Meanwhile, some governments in Europe, including Britain, where there is no death penalty, have said they will have problems cooperating in trials that could lead to capital punishment. Further, Mr. Chalabi said that, unlike other international tribunals, judges will not be from a variety of nations. "We will have only Iraqi judges, that's a big political issue in Iraq," he said, speaking by telephone after returning to Baghdad. "The judges will get special training to meet international standards."

The American involvement will intensify shortly. A small team from the Justice Department has already gone to Iraq. Investigators and prosecutors will follow this month to establish the tribunal, work out procedural rules, organize evidence and charges against Mr. Hussein and his aides, administration officials said. Mr. Chalabi cited two main reasons Mr. Hussein will not be tried first: wrinkles need to be ironed out before the tribunal "gets put under the scrutiny of a trial like Saddam's" and as many as 12 charges may be brought against him, for which evidence must be ready for trial.

United States officials have repeatedly cited the Sierra Leone court as a model for future war crimes prosecutions, rather than the costly and large Rwandan and Yugoslav tribunals created by the United Nations a decade ago. Its budget is controlled by the United States and other donor countries; it has a three-year mandate; and it aims to try only the 15 to 20 defendants deemed most responsible for atrocities during the latter part of Sierra Leone civil war. But the Iraqis may not be satisfied with a small number of trials. "The U.S. government was suggesting trying the 20 top cases, and Iraqis are talking of hundreds, even thousands," Mr. Chalabi said. "I rather think it will be closer to 200 people, a good portion of which can be dealt with through plea-bargaining."

A primary concern will be security. At the time of their creation, the Yugoslav and Rwandan conflicts were continuing, so the tribunals were set up outside the country. But the Iraqi tribunal will remain in Iraq, and continuing violence may hamper its operation. In the former Yugoslavia and in Rwanda, for example, numerous witnesses were threatened and refused to appear before the tribunals. At times, defense lawyers have leaked the names of some witnesses who testified secretly or under assumed names. The unstable and polarized climate in Iraq may also cause deeper problems. Antonio Cassese, the first president of the Yugoslav tribunal, said he feared the climate for a fair trial may not yet exist. But both Iraqi and American officials have said early trials inside Iraq must be a part of the transition and stabilization process.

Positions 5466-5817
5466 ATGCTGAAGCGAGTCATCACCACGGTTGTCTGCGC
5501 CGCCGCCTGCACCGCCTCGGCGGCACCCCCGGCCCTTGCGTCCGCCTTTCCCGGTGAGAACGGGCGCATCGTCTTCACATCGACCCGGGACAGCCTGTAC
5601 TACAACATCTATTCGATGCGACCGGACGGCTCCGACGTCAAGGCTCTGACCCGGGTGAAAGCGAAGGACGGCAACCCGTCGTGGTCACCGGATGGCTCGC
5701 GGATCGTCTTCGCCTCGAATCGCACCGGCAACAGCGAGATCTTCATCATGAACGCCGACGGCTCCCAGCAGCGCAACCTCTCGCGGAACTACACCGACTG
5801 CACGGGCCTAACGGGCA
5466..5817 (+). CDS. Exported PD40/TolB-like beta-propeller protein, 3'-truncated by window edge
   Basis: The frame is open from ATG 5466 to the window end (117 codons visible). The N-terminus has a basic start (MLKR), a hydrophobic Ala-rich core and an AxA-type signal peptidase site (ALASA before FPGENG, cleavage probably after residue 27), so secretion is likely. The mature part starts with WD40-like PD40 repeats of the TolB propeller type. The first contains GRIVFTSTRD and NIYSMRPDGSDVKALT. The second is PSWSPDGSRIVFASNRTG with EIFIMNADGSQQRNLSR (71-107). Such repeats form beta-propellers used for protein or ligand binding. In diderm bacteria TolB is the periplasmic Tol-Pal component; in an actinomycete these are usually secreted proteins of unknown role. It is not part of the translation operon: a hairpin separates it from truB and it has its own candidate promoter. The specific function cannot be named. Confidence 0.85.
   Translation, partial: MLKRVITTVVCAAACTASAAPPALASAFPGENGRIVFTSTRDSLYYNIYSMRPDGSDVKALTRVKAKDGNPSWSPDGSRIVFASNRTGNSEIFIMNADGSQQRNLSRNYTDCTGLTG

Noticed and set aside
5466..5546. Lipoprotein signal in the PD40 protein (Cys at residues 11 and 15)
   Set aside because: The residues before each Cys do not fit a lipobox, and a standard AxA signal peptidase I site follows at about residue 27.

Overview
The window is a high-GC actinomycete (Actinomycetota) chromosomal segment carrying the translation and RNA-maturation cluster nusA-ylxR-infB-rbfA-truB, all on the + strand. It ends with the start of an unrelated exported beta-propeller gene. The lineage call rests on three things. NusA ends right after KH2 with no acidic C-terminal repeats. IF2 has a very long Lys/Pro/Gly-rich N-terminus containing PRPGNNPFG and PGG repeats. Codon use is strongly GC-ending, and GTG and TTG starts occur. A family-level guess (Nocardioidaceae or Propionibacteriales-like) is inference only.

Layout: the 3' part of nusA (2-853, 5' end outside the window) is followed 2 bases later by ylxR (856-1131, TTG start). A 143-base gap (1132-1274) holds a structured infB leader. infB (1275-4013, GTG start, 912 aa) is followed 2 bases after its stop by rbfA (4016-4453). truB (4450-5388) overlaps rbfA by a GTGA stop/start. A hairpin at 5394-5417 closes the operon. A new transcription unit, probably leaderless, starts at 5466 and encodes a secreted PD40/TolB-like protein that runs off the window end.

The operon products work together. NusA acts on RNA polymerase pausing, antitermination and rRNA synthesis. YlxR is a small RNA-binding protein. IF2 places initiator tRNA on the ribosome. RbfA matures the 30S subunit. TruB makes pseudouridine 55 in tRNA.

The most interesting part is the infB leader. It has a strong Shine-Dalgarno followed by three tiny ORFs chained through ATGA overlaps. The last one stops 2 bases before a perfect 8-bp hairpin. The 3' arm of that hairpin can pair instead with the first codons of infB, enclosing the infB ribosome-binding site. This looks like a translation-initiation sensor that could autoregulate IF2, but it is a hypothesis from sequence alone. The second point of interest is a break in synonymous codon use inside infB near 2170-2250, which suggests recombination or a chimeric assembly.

Defense is another serious concern. The Yugoslav and Rwandan tribunals have seen their work affected by poorly trained and sometimes corrupt defense lawyers whose practices included slowing the proceedings in order to bill the United Nations for more work or splitting their fees with defendants. Like the courts of Rwanda and Yugoslavia, Iraq's will face vast amounts of evidence, stretching over many years. Iraqis were told that the way evidence is stored is crucial. The Yugoslav tribunal had to reorganize its databases and catalogs three times as new evidence and new technology became available.

"Criminal trials and justice after armed conflict have now almost become a given," said Sam Muller, a senior official at the newly-created International Criminal Court in The Hague who attended the talks. "The practice of it is much more difficult than is often believed."

More Information on International Justice